|A 'nice' little article to start us off
||[Aug. 27th, 2006|02:08 am]
Quentin Tarantino Sucks
Kill Bill Weds The Familiar With The Banal (But The Music Is Cool)|
by General Stuff (November 13, 2003)
American aphorist Mason Cooley once wrote, “Art begins in imitation and ends in innovation.” Somebody tell Quentin Tarantino.
Kill Bill (volume 1 – wait until February for volume 2, which suggests a fragment of the film makes as much sense as the whole film), Tarantino’s homage to grindhouse cinema, contains plenty of imitation, tightly choreographed and lovingly executed, but very little innovation, unless you consider a pastiche of scenes from genre films of the seventies innovation. The General does not. The General salutes Stanley Kubrick, by comparison.
First things first. Kill Bill is a funhouse of blaxploitation, spaghetti western, and chop sockey conventions, all jeering at the audience in mock celebration. It even references Tarantino’s own films, inserting ads for Red Apple cigarettes, echoing Uma Thurman’s character and dialogue in Pulp Fiction, and catching Lucy Liu’s character in a slo-mo strut with her bodyguards flanking, a la Reservoir Dogs.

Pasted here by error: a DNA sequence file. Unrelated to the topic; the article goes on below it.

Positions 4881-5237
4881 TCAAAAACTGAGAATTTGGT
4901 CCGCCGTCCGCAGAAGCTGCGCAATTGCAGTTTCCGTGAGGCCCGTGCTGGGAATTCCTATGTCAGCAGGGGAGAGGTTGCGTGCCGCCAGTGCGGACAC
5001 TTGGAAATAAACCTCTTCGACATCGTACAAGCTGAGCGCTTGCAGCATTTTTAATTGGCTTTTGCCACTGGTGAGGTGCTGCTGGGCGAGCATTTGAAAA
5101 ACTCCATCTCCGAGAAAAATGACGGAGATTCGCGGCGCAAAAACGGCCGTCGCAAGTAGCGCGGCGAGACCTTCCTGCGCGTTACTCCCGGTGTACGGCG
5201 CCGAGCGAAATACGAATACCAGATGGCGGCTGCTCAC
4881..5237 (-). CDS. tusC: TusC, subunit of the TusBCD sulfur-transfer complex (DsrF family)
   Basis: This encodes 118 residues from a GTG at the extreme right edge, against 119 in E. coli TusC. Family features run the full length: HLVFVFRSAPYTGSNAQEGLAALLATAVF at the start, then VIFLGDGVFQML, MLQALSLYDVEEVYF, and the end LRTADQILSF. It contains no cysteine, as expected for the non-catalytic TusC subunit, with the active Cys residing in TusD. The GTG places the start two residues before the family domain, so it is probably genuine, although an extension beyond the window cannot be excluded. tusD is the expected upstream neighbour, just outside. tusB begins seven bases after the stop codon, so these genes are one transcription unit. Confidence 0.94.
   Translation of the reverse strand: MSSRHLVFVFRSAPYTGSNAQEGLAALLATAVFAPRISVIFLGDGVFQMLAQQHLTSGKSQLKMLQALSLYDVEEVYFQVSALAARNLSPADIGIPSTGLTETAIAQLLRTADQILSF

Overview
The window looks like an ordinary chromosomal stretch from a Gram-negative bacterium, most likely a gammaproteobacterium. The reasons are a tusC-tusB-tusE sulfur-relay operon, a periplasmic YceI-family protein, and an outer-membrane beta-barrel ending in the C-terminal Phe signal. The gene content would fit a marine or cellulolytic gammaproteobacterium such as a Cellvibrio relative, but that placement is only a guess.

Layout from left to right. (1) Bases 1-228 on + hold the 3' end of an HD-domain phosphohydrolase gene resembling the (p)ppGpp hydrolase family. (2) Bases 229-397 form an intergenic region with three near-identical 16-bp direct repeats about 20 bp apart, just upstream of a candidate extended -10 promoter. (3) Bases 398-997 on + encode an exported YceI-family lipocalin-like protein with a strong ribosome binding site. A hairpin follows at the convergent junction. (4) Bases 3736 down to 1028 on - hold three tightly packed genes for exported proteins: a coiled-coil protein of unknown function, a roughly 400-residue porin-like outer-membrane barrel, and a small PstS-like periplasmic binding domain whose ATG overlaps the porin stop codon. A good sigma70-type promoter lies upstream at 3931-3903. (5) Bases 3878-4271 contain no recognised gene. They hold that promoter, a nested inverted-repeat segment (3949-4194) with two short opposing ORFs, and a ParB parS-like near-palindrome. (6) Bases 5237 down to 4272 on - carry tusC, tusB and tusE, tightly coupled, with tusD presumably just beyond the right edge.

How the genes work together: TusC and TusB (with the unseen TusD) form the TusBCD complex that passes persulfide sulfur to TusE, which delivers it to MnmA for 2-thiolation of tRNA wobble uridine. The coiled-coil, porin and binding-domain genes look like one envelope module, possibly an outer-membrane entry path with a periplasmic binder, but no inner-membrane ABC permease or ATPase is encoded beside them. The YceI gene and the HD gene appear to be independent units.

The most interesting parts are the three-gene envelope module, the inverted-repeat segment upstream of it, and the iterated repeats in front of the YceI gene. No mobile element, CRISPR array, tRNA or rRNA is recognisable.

The Bride (Uma Thurman), you see, was almost killed on the day of her wedding. After lying comatose for some time (and being raped by truckers who tip the night nurse – a gag Tarantino plays for laughs), The Bride awakens ready for a bloody rampage, seeking vengeance on the people who tried to assassinate her.
You don’t need to know much more of the plot; there really isn’t any. Each scene of the film replicates the look and feel of a particular grindhouse genre. The opening tussle with Vivica A. Fox resembles the conventions and tone of a blaxploitation film; the closing swordfight with Lucy Liu is Tarantino’s version of a Sergio Leone gunfight. Film geeks may get off on playing “name that film,” but for intelligent viewers like The General the splatter of cinematic allusions proves only that Tarantino knows imitation better than innovation.
Read the rest here...